It could be based on the results of a survey or research you personally
conducted. Mention this when you pitch your idea to the blog owner. In
addition, you can also write about a recent research published by an expert
in the field (don't forget to credit the original source). It could also be
based on your own personal experience or opinion.

Quick research on Google or Buzzsumo will reveal to
you the kind of topics that have been covered so far, and it will help you
figure out what you should write about and what you should leave out.

Are you about to suggest a topic the blog has already covered several times
before?

It's the fastest way to convince the blog owner you haven't done your
research on the blog that they have specifically asked you to do in the
guidelines. It's also the fastest way to get your pitch turned down.

Once you research a topic and find your unique perspective on it, you also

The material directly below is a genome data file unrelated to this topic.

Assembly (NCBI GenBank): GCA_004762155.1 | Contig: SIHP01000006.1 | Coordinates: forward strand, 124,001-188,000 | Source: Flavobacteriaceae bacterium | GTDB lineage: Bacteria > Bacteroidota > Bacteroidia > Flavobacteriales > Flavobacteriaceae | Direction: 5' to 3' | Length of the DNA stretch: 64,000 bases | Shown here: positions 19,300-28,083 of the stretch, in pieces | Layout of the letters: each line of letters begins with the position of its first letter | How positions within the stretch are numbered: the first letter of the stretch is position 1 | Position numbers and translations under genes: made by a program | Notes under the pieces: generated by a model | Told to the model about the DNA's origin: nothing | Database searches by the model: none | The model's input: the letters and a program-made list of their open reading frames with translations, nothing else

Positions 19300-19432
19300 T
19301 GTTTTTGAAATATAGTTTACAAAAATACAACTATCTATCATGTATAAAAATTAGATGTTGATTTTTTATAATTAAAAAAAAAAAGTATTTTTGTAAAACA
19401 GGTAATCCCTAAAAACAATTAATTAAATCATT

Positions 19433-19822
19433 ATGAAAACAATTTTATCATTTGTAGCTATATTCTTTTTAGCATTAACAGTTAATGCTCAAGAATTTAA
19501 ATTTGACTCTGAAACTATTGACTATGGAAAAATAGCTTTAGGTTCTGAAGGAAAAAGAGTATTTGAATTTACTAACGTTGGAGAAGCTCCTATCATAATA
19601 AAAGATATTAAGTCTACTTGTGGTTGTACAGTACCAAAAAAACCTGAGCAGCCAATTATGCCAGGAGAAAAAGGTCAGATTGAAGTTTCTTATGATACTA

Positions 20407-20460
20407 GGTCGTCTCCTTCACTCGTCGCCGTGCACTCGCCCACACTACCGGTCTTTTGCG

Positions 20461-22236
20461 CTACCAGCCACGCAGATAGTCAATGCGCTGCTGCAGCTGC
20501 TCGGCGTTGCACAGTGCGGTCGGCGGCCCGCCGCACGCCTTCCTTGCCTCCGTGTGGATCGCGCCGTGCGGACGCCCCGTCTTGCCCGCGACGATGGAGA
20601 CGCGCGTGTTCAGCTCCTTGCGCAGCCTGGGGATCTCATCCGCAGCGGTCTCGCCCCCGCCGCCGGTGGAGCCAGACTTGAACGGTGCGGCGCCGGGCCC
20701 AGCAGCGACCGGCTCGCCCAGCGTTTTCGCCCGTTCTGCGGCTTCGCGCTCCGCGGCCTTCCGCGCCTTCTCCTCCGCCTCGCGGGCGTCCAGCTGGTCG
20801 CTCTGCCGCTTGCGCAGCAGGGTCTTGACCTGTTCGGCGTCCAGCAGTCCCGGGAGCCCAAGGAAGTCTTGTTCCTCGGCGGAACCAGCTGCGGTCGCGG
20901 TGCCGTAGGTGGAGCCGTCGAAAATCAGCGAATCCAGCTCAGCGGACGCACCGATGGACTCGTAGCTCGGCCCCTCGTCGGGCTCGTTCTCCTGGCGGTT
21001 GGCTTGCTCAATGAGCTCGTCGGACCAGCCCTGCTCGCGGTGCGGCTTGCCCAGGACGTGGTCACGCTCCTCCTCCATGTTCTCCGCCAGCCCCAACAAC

need to make sure it has not yet been touched by someone else in the blog
you reach out to.

5. Using a mediocre headline.

The headline of a post could break or make it.

The first thing any reader comes across is the headline. If it is not
compelling enough, there's more than a 75 percent chance that he or she
won't read the post.

Compelling headlines that steal the attention of the reader and gets them
excited have two things in common: benefit and curiosity.
Not only should the headline reveal the benefit the reader would be able to
gain by continuing to read the post, but it should trigger curiosity by not
giving too much detail.

Creating such a captivating headline is not difficult. With the strength of
power words, you can make any topic look fascinating.


6. Opening with a paragraph that readers' attention.